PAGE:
NLRB Poised To Adopt Expansive Joint-Employer Standard
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NLRB Poised To Adopt Expansive Joint-Employer Standard

NLRB Poised To Adopt Expansive Joint-Employer Standard

On September 6, 2022, the National Labor Relations Board (NLRB) announced its intention to rescind and revise its joint-employer standard. In doing so, the Board has laid the groundwork for labor unions to more easily target employers that have a business association with another employer, but do not otherwise substantially direct or control their employees.

The Board’s current joint-employer standard was issued via rulemaking in February 2022. Under this standard, the Board may view one business as a joint employer of another business’s employees “only if the two employers share or codetermine the employees’ essential terms and conditions of employment.”

To do that, the putative joint employer must “possess and exercise such substantial direct and immediate control over one or more essential terms or conditions of their employment as would warrant finding that the entity meaningfully affects matters relating to the employment relationship with those employees.”

The essential terms and conditions of an employees’ employment include their wages, benefits, hours of work, hiring, discharge, discipline, supervision and direction. In essence, the Board abandoned its subjective and clumsy method from Browning-Ferris Industries, in favor of a more predictable and levelheaded approach.

Now, the Board once again seeks to expand its reach by backpedaling toward Browning-Ferris. In its proposed rule, the Board would find a joint employer when the employer “possess[es] the authority to control (whether directly, indirectly, or both) or to exercise the power to control (whether directly, indirectly, or both), one or more of the employees’ essential terms and conditions of employment.”

Further, the Board’s proposed rule states that “[p]ossessing the authority to control is sufficient to establish status as a joint employer, regardless of whether control is exercised,” and “[c]ontrol exercised through an intermediary person or entity is sufficient to establish status as a joint employer.”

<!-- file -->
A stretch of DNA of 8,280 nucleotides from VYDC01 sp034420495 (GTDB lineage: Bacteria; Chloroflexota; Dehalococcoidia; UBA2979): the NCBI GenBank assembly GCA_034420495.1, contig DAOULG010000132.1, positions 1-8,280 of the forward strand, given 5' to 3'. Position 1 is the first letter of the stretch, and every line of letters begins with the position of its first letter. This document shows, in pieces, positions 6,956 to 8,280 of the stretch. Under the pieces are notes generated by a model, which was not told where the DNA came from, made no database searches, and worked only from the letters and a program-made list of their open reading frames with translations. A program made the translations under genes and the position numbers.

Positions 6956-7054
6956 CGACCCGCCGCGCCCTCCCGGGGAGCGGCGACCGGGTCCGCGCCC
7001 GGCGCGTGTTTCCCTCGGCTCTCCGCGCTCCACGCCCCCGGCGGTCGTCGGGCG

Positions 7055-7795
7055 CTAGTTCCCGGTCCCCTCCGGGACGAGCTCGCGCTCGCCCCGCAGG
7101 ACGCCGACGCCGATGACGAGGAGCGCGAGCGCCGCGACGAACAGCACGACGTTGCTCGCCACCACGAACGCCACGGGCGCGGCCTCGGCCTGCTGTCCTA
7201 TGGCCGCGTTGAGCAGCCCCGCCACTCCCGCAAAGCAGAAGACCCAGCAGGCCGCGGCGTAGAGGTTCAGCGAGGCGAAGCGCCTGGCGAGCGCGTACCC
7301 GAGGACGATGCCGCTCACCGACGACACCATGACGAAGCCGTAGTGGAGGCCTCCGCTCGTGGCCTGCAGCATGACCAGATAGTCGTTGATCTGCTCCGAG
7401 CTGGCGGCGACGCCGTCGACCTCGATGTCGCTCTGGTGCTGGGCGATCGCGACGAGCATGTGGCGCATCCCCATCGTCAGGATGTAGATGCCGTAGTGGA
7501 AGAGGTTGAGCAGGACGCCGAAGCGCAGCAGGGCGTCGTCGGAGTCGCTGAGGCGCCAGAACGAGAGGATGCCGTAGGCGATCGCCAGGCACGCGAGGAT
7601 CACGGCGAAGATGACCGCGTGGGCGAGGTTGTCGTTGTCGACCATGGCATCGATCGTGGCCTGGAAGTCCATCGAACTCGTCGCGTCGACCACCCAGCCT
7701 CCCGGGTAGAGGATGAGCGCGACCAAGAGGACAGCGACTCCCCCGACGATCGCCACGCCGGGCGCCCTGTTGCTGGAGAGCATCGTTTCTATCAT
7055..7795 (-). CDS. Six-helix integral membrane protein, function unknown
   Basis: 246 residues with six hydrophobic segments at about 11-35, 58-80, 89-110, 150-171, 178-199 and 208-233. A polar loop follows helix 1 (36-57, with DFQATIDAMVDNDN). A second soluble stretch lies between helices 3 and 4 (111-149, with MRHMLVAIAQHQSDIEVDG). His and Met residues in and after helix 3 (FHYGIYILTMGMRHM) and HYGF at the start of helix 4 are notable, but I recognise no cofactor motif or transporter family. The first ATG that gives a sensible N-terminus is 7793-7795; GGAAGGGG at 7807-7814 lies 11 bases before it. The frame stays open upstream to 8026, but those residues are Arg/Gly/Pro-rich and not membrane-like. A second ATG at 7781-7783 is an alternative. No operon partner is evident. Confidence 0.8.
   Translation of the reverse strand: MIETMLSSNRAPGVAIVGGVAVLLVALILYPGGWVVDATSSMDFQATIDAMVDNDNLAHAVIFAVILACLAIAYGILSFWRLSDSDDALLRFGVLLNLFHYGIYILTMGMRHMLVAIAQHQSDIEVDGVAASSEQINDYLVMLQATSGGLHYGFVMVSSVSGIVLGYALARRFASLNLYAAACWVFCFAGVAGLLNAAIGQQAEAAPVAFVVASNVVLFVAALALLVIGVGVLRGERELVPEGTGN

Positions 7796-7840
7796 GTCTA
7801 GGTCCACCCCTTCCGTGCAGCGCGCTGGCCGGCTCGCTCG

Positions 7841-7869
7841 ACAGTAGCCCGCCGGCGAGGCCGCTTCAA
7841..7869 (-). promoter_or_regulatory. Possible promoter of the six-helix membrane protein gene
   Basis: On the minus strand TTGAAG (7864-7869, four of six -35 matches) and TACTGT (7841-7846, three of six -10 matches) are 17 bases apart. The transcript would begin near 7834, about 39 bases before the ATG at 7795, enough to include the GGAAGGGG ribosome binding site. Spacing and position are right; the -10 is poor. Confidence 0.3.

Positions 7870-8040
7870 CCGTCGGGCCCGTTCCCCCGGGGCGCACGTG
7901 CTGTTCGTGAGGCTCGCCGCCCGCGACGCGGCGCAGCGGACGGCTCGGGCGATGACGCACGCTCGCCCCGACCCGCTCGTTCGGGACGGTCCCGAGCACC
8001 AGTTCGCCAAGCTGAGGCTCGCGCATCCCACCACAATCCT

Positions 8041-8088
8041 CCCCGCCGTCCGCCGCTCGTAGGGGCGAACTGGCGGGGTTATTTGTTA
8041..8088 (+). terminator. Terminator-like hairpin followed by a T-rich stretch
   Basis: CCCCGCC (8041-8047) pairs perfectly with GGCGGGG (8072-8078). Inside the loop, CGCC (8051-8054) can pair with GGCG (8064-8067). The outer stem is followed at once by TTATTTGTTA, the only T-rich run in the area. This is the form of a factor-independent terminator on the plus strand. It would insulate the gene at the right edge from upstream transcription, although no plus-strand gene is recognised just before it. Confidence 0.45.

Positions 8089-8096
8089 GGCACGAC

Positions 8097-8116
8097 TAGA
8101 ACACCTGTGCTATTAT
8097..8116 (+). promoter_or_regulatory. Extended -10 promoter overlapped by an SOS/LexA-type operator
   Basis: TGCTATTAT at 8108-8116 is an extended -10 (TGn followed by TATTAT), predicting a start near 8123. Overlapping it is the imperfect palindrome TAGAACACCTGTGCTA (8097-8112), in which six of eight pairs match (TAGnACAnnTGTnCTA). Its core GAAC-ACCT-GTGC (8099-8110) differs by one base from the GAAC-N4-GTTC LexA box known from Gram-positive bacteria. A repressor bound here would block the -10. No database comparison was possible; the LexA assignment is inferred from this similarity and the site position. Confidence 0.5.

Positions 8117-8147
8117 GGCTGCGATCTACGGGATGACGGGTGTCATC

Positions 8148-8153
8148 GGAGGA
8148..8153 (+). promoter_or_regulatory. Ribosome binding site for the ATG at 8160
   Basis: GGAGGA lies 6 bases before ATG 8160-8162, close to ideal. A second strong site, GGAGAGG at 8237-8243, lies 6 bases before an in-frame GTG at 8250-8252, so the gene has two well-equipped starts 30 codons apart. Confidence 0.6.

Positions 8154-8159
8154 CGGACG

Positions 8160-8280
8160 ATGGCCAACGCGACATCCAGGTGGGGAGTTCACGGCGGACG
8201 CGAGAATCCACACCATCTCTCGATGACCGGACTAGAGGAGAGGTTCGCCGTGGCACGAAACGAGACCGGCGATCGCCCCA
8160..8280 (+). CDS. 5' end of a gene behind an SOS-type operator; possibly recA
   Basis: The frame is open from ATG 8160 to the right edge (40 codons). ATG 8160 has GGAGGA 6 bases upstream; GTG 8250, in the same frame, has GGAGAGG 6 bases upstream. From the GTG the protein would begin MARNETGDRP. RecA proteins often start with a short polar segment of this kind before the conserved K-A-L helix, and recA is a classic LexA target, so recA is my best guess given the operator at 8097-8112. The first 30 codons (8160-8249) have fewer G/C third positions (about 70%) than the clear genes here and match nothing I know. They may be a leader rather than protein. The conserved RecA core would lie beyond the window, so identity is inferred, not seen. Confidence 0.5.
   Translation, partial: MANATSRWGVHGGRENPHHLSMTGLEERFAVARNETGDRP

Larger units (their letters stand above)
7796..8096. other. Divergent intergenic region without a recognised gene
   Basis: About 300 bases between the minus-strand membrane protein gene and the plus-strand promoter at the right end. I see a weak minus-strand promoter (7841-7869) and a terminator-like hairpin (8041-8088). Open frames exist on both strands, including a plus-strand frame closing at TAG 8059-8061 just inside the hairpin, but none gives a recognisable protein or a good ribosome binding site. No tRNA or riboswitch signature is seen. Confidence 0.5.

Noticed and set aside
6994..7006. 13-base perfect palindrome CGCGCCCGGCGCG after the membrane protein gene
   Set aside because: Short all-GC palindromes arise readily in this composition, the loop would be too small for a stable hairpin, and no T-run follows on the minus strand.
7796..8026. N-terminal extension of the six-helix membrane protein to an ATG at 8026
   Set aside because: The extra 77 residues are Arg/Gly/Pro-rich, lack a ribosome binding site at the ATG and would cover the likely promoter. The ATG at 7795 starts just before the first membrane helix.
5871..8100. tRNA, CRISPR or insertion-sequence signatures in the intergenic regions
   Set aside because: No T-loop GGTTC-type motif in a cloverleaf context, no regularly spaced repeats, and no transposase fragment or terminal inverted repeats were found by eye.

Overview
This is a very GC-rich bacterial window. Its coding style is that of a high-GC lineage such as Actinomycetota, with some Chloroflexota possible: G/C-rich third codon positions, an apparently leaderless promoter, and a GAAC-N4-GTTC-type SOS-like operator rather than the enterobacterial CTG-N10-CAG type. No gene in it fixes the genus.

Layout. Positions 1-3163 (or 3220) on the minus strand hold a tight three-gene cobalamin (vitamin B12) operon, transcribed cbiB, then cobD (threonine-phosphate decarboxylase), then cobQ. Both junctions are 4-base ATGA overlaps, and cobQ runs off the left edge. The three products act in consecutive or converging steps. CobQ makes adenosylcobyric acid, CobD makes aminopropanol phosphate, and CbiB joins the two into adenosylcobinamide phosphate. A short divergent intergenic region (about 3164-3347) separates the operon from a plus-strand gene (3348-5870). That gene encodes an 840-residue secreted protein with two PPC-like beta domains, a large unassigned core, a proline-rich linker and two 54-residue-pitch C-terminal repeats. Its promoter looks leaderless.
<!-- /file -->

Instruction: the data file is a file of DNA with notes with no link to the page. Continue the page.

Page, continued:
The Board’s proposed change greatly expands the joint-employer classification. For example, pursuant to its proposed rule, the Board could now impute an employer with joint liability without evidence that it actually exercised control over employees’ essential terms and conditions of employment.

The Board claims that its proposed joint-employer rule adequately provides employers with relevant guidance and is “consistent with common law.” Its expansive proposal does neither. As the Board’s dissenting members Marvin Kaplan and John Ring argue, the proposed rule “radically expands the circumstances in which joint employer status can be found.” Noting the complexity and nuance of the proposed new test, Kaplan and Ring warn that “unions, employers, and employees would find no guidance in the rule itself.”

Although the Board couches its notice of proposed rulemaking as a solicitation for public comment, the thrust of its proposal is clear. The Board will push to classify a larger number of employers as jointly responsible for collective bargaining with labor unions and jointly liable for alleged unfair labor practices. The Board will likely issue its final rule after the public comment period ends on November 6, 2022.

In the meantime, prudent employers will be mindful of the Board’s proposed joint-employer rule and review any ramifications of its issuance with their labor counsel.

The original article appeared on the website of law firm Fox Rothschild and is used here with permission.

Joel R. White is an attorney in Fox Rothschild’s Labor & Employment Department. Before that, he spent a decade as a senior field attorney at the NLRB investigating and litigating unfair labor practice claims and advising clients in union organizing, collective bargaining, and other labor matters before state and federal courts and various administrative agencies.

Published: September 8th, 2022

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